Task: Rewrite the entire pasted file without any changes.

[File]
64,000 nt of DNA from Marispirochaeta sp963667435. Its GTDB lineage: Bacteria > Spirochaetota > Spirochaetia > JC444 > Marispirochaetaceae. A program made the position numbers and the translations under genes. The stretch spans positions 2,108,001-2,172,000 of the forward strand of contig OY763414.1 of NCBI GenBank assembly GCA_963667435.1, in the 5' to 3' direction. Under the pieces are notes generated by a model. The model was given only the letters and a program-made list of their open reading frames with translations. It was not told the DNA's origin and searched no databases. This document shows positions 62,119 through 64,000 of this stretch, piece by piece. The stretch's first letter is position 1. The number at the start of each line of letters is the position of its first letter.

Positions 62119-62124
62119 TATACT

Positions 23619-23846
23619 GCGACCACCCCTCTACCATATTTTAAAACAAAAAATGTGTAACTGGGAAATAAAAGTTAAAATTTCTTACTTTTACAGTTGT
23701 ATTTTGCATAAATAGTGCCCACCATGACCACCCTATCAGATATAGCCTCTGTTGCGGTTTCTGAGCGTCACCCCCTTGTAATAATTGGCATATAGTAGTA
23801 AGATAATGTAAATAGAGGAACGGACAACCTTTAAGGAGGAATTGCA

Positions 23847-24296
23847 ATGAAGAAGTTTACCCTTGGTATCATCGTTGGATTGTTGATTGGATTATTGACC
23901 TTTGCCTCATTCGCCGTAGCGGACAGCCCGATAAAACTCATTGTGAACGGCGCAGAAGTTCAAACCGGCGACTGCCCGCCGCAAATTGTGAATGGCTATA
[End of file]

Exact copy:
64,000 nt of DNA from Marispirochaeta sp963667435. Its GTDB lineage: Bacteria > Spirochaetota > Spirochaetia > JC444 > Marispirochaetaceae. A program made the position numbers and the translations under genes. The stretch spans positions 2,108,001-2,172,000 of the forward strand of contig OY763414.1 of NCBI GenBank assembly GCA_963667435.1, in the 5' to 3' direction. Under the pieces are notes generated by a model. The model was given only the letters and a program-made list of their open reading frames with translations. It was not told the DNA's origin and searched no databases. This document shows positions 62,119 through 64,000 of this stretch, piece by piece. The stretch's first letter is position 1. The number at the start of each line of letters is the position of its first letter.

Positions 62119-62124
62119 TATACT

Positions 23619-23846
23619 GCGACCACCCCTCTACCATATTTTAAAACAAAAAATGTGTAACTGGGAAATAAAAGTTAAAATTTCTTACTTTTACAGTTGT
23701 ATTTTGCATAAATAGTGCCCACCATGACCACCCTATCAGATATAGCCTCTGTTGCGGTTTCTGAGCGTCACCCCCTTGTAATAATTGGCATATAGTAGTA
23801 AGATAATGTAAATAGAGGAACGGACAACCTTTAAGGAGGAATTGCA

Positions 23847-24296
23847 ATGAAGAAGTTTACCCTTGGTATCATCGTTGGATTGTTGATTGGATTATTGACC
23901 TTTGCCTCATTCGCCGTAGCGGACAGCCCGATAAAACTCATTGTGAACGGCGCAGAAGTTCAAACCGGCGACTGCCCGCCGCAAATTGTGAATGGCTATA